Tell us some more about the technical aspects of the product?
The mesh sections are 86% polyester, 14% elastane. The side panels are 94% polyester, 6% elastane. The fabrics offer a similar degree of stretch in all directions.
The construction is really good with flat seams throughout and the composition/washing instructions info printed on the side panel so there's no need for a flappy label.
It shifts sweat well and dries out fast.
I know from experience with other baselayers that you need to be quite careful with the mesh fabric to avoid pulled threads (particularly around any Velcro fastenings), although that doesn't affect performance to any great degree.
I've been using this baselayer for several months and the seams are still fully intact. All is looking good.
It's a slim fit, as baselayers should be. The stretchy fabrics mean it doesn't feel tight.
I took a large, as I usually do, and it fitted well.
It's a really lightweight baselayer.
The side panels can be a bit more clingy than the mesh panels when wet, but it's very comfy overall.
How easy is the product to care for? How did it respond to being washed?
Like most cycling stuff, it goes in the machine at 40°C. It handles that just fine.
Tell us how the product performed overall when used for its designed purpose
It performs well to shift sweat away from your body, and it dries out really quickly. I found the non-mesh side panels a bit more clingy than the mesh panels.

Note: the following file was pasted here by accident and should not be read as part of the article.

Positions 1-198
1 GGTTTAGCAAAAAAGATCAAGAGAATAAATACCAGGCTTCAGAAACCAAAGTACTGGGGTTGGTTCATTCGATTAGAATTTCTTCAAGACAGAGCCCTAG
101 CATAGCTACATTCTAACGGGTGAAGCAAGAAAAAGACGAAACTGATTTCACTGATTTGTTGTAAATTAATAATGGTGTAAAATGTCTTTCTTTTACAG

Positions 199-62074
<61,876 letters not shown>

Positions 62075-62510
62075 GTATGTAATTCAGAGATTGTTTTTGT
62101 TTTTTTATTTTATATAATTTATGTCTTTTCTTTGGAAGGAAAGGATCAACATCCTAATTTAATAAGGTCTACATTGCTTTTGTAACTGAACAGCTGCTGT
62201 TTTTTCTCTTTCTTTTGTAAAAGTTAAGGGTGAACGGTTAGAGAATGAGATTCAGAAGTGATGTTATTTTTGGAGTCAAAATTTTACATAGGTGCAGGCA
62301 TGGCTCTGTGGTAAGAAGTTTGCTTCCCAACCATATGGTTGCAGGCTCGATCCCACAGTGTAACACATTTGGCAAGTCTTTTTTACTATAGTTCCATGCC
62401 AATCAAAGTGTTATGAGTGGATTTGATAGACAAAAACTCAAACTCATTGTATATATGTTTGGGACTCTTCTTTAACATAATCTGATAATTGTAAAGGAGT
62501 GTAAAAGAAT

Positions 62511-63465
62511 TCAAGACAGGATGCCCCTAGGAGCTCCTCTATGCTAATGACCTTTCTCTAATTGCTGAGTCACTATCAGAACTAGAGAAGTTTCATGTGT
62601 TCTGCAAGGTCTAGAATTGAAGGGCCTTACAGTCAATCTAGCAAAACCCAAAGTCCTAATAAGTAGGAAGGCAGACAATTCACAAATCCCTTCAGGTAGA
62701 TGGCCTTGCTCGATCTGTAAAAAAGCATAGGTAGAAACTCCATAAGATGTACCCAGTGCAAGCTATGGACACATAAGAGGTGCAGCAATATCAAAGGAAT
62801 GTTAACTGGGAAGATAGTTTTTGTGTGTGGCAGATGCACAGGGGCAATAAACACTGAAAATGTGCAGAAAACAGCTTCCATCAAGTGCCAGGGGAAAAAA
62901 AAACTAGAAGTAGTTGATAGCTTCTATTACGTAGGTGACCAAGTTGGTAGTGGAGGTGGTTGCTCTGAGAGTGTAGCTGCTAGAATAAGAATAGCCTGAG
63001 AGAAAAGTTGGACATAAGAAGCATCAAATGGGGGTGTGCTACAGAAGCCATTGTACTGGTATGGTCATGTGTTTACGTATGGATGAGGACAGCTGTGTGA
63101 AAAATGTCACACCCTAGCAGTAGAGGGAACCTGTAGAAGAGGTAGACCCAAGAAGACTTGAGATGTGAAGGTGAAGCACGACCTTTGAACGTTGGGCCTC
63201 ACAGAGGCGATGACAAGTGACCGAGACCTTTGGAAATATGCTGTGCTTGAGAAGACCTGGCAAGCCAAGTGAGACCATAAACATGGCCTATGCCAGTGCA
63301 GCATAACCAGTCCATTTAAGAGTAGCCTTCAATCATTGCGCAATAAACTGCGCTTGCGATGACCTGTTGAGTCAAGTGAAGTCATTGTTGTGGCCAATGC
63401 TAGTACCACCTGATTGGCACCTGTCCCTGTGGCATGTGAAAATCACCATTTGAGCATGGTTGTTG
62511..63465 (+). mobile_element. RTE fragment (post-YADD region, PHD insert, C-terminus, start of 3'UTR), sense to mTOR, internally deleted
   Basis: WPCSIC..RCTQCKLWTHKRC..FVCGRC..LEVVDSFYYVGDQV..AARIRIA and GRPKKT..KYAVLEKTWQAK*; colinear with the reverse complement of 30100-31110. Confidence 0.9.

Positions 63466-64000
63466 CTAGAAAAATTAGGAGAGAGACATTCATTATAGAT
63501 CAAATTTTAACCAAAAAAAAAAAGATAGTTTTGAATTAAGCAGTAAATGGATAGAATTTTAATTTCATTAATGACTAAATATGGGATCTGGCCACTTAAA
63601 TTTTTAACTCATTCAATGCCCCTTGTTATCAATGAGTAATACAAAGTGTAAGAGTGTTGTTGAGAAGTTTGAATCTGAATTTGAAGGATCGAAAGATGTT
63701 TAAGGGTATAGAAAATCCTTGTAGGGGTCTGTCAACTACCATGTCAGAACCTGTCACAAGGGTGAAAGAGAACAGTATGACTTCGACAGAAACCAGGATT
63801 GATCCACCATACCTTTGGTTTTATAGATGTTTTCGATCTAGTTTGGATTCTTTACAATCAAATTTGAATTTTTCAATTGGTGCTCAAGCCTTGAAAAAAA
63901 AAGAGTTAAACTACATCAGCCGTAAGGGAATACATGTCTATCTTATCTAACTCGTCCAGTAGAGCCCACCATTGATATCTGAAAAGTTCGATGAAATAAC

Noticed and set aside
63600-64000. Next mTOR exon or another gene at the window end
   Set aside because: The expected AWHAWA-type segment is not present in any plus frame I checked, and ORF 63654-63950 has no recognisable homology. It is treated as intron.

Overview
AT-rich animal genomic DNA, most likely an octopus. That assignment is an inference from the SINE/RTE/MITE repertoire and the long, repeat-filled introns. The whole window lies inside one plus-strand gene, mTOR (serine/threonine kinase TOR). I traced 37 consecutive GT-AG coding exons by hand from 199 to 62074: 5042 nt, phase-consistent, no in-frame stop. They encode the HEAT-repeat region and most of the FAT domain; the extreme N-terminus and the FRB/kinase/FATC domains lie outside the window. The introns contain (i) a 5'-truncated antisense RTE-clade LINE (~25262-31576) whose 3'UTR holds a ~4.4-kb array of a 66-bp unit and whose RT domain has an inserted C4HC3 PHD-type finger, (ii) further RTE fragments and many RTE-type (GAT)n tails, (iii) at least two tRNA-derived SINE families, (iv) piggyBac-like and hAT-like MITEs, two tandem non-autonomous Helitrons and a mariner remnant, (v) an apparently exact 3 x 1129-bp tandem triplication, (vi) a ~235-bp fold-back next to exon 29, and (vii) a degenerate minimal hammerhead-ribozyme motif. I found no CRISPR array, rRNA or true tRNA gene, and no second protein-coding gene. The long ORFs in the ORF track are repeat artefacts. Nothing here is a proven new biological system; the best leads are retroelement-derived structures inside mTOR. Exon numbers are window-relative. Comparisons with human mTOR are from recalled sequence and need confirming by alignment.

Tell us what you particularly liked about the product
The mesh fabric is great, as is the close fit. I really like the appearance too.
Tell us what you particularly disliked about the product
'Dislike' would be strong but the side panels don't shift moisture as well as the mesh.
How does the price compare to that of similar products in the market, including ones recently tested on road.cc?
Rapha's short sleeve Brevet baselayer is quite different but it is also a polyester/elastane mix and it's priced at £60.
The dhb Aeron Body Map short sleeve baselayer, on the other hand, is £30 (we reviewed the sleeveless version last year).
Did you enjoy using the product? Yes
Would you consider buying the product? Yeah, I'd consider it.
Would you recommend the product to a friend? Yes
Use this box to explain your overall score
It's a very good product at a decent price. It's a solid 8.
About the tester
I usually ride: My best bike is:
I've been riding for: Over 20 years I ride: Most days I would class myself as: Expert
I regularly do the following types of riding: commuting, club rides, sportives, general fitness riding
Mat has worked for loads of bike magazines over 20+ years, and been editor of 220 Triathlon and Cycling Plus. He's been road.cc technical editor for eight years, testing bikes, fettling the latest kit, and trying out the most up-to-the-minute clothing. We send him off around the world to get all the news from launches and shows too. He has won his category in Ironman UK 70.3 and finished on the podium in both marathons he has run. Mat is a Cambridge graduate who did a post-grad in magazine journalism, and he is a past winner of the Cycling Media Award for Specialist Online Writer.